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April 9, 2014

Jonathan Tobin: Why Did Kerry Lie About Israeli Blame?

Samuel G. Freedman: A resolution 70 years later for a father's unsettling legacy of ashes from Dachau

Jessica Ivins: A resolution 70 years later for a father's unsettling legacy of ashes from Dachau

Kim Giles: Asking for help is not weakness

Kathy Kristof and Barbara Hoch Marcus: 7 Great Growth Israeli Stocks

Matthew Mientka: How Beans, Peas, And Chickpeas Cleanse Bad Cholesterol and Lowers Risk of Heart Disease

Sabrina Bachai: 5 At-Home Treatments For Headaches

The Kosher Gourmet by Daniel Neman Have yourself a matzo ball: The secrets bubby never told you and recipes she could have never imagined

April 8, 2014

Lori Nawyn: At Your Wit's End and Back: Finding Peace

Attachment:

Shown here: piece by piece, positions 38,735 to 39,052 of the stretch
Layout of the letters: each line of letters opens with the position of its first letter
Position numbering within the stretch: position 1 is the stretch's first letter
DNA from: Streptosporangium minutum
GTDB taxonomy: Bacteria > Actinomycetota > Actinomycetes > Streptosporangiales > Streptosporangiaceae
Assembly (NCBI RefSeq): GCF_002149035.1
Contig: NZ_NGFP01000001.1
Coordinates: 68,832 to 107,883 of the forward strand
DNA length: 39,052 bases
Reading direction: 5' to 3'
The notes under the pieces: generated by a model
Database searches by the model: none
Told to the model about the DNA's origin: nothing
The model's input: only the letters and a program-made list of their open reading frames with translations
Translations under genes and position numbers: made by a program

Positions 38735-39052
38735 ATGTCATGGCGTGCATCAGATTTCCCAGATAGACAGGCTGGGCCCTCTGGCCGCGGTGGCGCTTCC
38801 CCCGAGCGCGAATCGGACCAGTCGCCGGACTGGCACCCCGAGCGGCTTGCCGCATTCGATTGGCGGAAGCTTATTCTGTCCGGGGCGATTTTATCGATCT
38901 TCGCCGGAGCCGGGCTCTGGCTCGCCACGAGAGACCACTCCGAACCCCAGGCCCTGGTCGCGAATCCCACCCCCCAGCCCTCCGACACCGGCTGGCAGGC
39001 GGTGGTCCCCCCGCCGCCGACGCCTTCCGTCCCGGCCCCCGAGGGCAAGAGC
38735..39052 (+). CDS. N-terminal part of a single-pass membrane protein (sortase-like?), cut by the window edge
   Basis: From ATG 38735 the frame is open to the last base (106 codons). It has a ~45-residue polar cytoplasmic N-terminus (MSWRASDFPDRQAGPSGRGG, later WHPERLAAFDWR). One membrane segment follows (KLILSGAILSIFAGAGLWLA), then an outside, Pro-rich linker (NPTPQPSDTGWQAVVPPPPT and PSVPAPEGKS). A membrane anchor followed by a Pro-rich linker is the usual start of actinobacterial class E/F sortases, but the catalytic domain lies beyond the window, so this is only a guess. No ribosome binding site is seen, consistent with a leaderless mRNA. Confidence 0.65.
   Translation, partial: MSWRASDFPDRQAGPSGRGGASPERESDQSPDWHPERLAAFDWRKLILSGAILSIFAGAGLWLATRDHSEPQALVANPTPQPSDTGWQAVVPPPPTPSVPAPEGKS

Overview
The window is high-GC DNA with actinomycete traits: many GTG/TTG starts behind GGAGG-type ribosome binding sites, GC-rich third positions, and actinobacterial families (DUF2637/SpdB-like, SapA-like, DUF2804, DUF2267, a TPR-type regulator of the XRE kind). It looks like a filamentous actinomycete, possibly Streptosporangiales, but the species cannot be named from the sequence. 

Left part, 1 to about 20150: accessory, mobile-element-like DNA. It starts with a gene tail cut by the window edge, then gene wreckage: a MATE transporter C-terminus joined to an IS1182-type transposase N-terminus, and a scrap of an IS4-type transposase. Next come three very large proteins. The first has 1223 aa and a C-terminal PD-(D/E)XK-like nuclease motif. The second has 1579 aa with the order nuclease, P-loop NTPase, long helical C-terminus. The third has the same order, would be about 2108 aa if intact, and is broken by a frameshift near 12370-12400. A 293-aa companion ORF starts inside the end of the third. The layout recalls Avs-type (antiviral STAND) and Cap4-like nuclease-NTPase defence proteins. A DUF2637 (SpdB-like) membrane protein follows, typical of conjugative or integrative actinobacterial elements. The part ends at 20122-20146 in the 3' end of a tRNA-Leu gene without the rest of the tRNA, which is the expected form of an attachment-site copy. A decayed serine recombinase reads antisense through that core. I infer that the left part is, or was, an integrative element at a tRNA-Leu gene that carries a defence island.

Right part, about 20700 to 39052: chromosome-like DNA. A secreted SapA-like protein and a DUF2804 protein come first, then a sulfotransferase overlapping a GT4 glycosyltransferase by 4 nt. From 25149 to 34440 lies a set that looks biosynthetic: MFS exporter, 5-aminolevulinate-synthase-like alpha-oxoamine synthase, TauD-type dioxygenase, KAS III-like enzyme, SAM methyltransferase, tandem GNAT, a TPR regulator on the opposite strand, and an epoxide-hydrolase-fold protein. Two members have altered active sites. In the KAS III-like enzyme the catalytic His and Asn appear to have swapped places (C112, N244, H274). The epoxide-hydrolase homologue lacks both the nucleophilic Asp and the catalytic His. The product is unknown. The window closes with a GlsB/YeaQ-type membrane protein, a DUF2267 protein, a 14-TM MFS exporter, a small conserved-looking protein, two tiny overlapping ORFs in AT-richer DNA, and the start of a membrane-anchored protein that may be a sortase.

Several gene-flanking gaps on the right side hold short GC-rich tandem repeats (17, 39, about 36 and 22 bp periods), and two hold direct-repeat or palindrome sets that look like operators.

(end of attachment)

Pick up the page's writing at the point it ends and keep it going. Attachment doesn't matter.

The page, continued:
Susan B. Garland and Rachel L. Sheedy: Strategies Married Couples Can Use to Boost Benefits

David Muhlbaum: Smart Tax Deductions Non-Itemizers Can Claim

Jill Weisenberger, M.S., R.D.N., C.D.E : Before You Lose Your Mental Edge

Dana Dovey: Coffee Drinkers Rejoice! Your Cup Of Joe Can Prevent Death From Liver Disease

Chris Weller: Electric 'Thinking Cap' Puts Your Brain Power Into High Gear

The Kosher Gourmet by Marlene Parrish A gift of hazelnuts keeps giving --- for a variety of nutty recipes: Entree, side, soup, dessert

April 4, 2014

Rabbi David Gutterman: The Word for Nothing Means Everything

Charles Krauthammer: Kerry's folly, Chapter 3

Amy Peterson: A life of love: How to build lasting relationships with your children

John Ericson: Older Women: Save Your Heart, Prevent Stroke Don't Drink Diet

John Ericson: Why 50 million Americans will still have spring allergies after taking meds

Cameron Huddleston: Best and Worst Buys of April 2014

Stacy Rapacon: Great Mutual Funds for Young Investors

Sarah Boesveld: Teacher keeps promise to mail thousands of former students letters written by their past selves

The Kosher Gourmet by Sharon Thompson Anyone can make a salad, you say. But can they make a great salad? (SECRETS, TESTED TECHNIQUES + 4 RECIPES, INCLUDING DRESSINGS)